The 36 Questions That Lead to Love

“If you could wake up tomorrow having gained any one quality or ability, what would it be? … [Buddhist Enlightenment and the corresponding freedom from suffering, obviously]

What is the greatest accomplishment of your life? … [Not being preoccupied with accomplishments.]

When did you last cry in front of another person? By yourself? … [Any given month, probably during a movie.]

-Daniel Jones, “The 36 Questions That Lead to Love.” The New York Times. January 9, 2015.

In 3 sets of 12, designed to become increasingly intimate. Reading through, it also occurs to me that there are implied values in these questions. For instance, how many people think in terms of superlatives, e.g., perfect days, most grateful, truth about yourself, greatest accomplishment, most treasured, most terrible, etc. The latter questions also have a focus on finality and resolution. What does it mean to find someone’s death disturbing?

But, on the other hand, the questions reveal what is core in relationships, that is, vulnerability, regard for the other person and some sense of shared experience and purpose. A useful exercise to go through with the people close to you.

Lore Olympus

“In this Webtoon, the story of Persephone and Hades is retold from a new perspective… modern day. This dramatic, somewhat addictive story involves two Greek gods, who meet by chance, and suddenly start questioning their feelings for each other. On top of that, this story features relationship struggles, looking for love, going to school for the first time, abusive situations, futures not chosen by the person it’s for, parties, and MUCH, MUCH more. I really think you will love this webtoon! For all those fans of the Kane Chronicles and the Percy Jackson and Hero of Olympus series. Or, basically anyone who has ever found any form of enjoyment out of fictional shipping and romantic fandoms will find a home in this story.”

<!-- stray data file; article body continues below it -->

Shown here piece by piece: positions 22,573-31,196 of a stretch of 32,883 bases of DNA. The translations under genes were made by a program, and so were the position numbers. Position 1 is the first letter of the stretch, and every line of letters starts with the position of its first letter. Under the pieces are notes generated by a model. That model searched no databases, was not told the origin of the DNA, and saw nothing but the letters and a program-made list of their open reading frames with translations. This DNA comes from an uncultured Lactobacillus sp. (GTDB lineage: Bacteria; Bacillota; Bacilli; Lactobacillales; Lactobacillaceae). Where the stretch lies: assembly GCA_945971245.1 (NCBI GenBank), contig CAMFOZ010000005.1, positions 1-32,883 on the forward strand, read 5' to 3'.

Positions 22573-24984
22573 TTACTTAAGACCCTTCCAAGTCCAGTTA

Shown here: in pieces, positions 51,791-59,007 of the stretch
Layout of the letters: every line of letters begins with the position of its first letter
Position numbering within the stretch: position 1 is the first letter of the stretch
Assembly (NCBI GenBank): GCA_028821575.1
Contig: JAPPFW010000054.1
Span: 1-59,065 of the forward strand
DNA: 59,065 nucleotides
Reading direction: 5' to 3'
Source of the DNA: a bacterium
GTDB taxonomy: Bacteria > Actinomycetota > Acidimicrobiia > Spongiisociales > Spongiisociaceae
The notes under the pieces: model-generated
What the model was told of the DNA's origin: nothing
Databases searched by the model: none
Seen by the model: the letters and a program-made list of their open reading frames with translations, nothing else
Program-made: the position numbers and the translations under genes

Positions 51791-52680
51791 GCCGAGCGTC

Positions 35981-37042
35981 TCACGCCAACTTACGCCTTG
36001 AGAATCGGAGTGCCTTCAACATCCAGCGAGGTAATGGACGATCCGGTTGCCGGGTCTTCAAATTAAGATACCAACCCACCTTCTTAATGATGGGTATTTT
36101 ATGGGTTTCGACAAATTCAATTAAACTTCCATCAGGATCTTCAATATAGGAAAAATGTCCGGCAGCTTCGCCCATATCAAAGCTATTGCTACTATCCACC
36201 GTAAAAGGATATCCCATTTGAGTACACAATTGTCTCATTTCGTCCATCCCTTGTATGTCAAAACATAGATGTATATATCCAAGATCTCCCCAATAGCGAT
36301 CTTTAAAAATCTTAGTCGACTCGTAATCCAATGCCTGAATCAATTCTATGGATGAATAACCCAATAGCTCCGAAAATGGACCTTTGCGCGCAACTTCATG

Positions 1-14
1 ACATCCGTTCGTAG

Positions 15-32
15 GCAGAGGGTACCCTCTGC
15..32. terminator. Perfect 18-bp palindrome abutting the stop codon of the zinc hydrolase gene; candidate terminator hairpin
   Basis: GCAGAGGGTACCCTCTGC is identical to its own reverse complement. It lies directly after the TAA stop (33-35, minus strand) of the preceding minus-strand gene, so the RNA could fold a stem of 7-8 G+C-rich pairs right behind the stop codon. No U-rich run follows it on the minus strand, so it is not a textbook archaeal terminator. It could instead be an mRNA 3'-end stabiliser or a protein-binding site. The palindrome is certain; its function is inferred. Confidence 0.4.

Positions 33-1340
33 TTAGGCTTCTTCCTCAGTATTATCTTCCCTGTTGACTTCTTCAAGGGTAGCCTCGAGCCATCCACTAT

—”Lore Olympus.” Webtoon Wiki.

Episode 1.

A Keltner List for Relationships

“Consider each question and answer truthfully with a simple yes or no response:

  1. Does your partner make you a better person, and do you do the same for them?
  2. Are you and your partner both comfortable with sharing feelings, relying on each other, being close, and able to avoid worrying about the other person leaving?
  3. Do you and your partner accept each other for who you are, without trying to change each other?
  4. When disagreements arise, do you and your partner communicate respectfully and without contempt or negativity?
  5. Do you and your partner share decision-making, power and influence in the relationship?
  6. Is your partner your best friend, and are you theirs?
  7. Do you and your partner think more in terms of “we” and “us,” rather than “you” and “I”?
  8. Would you and your partner trust each other with the passwords to social media and bank accounts?
  9. Do you and your partner have good opinions of each other – without having an overinflated positive view?
  10. Do your close friends, as well as your partner’s, think you have a great relationship that will stand the test of time?
  11. Is your relationship free of red flags like cheating, jealousy and controlling behavior?
  12. Do you and your partner share the same values when it comes to politics, religion, the importance of marriage, the desire to have kids (or not) and how to parent?
  13. Are you and your partner willing to sacrifice your own needs, desires and goals for each other (without being a doormat)?
  14. Do you and your partner both have agreeable and emotionally stable personalities?
  15. Are you and your partner sexually compatible?

h/t The Conversation.